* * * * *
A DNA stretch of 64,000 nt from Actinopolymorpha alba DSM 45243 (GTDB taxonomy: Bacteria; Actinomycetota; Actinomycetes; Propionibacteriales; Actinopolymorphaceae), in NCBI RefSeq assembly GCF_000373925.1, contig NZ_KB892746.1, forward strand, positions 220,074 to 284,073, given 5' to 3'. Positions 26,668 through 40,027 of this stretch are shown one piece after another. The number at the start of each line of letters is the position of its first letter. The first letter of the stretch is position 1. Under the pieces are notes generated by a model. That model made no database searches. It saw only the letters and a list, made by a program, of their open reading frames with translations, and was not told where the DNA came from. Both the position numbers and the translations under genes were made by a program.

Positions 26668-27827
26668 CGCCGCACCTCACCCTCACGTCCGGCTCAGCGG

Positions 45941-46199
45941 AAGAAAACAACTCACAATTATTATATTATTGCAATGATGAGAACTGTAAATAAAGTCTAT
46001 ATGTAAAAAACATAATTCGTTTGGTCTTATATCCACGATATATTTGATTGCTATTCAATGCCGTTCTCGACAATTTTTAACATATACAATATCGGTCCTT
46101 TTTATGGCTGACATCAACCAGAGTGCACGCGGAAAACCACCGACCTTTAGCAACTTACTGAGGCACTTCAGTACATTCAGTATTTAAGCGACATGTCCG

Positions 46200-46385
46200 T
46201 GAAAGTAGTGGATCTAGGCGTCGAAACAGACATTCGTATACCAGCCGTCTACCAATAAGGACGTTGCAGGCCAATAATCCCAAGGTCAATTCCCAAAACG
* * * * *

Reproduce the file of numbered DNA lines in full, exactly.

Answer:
A DNA stretch of 64,000 nt from Actinopolymorpha alba DSM 45243 (GTDB taxonomy: Bacteria; Actinomycetota; Actinomycetes; Propionibacteriales; Actinopolymorphaceae), in NCBI RefSeq assembly GCF_000373925.1, contig NZ_KB892746.1, forward strand, positions 220,074 to 284,073, given 5' to 3'. Positions 26,668 through 40,027 of this stretch are shown one piece after another. The number at the start of each line of letters is the position of its first letter. The first letter of the stretch is position 1. Under the pieces are notes generated by a model. That model made no database searches. It saw only the letters and a list, made by a program, of their open reading frames with translations, and was not told where the DNA came from. Both the position numbers and the translations under genes were made by a program.

Positions 26668-27827
26668 CGCCGCACCTCACCCTCACGTCCGGCTCAGCGG

Positions 45941-46199
45941 AAGAAAACAACTCACAATTATTATATTATTGCAATGATGAGAACTGTAAATAAAGTCTAT
46001 ATGTAAAAAACATAATTCGTTTGGTCTTATATCCACGATATATTTGATTGCTATTCAATGCCGTTCTCGACAATTTTTAACATATACAATATCGGTCCTT
46101 TTTATGGCTGACATCAACCAGAGTGCACGCGGAAAACCACCGACCTTTAGCAACTTACTGAGGCACTTCAGTACATTCAGTATTTAAGCGACATGTCCG

Positions 46200-46385
46200 T
46201 GAAAGTAGTGGATCTAGGCGTCGAAACAGACATTCGTATACCAGCCGTCTACCAATAAGGACGTTGCAGGCCAATAATCCCAAGGTCAATTCCCAAAACG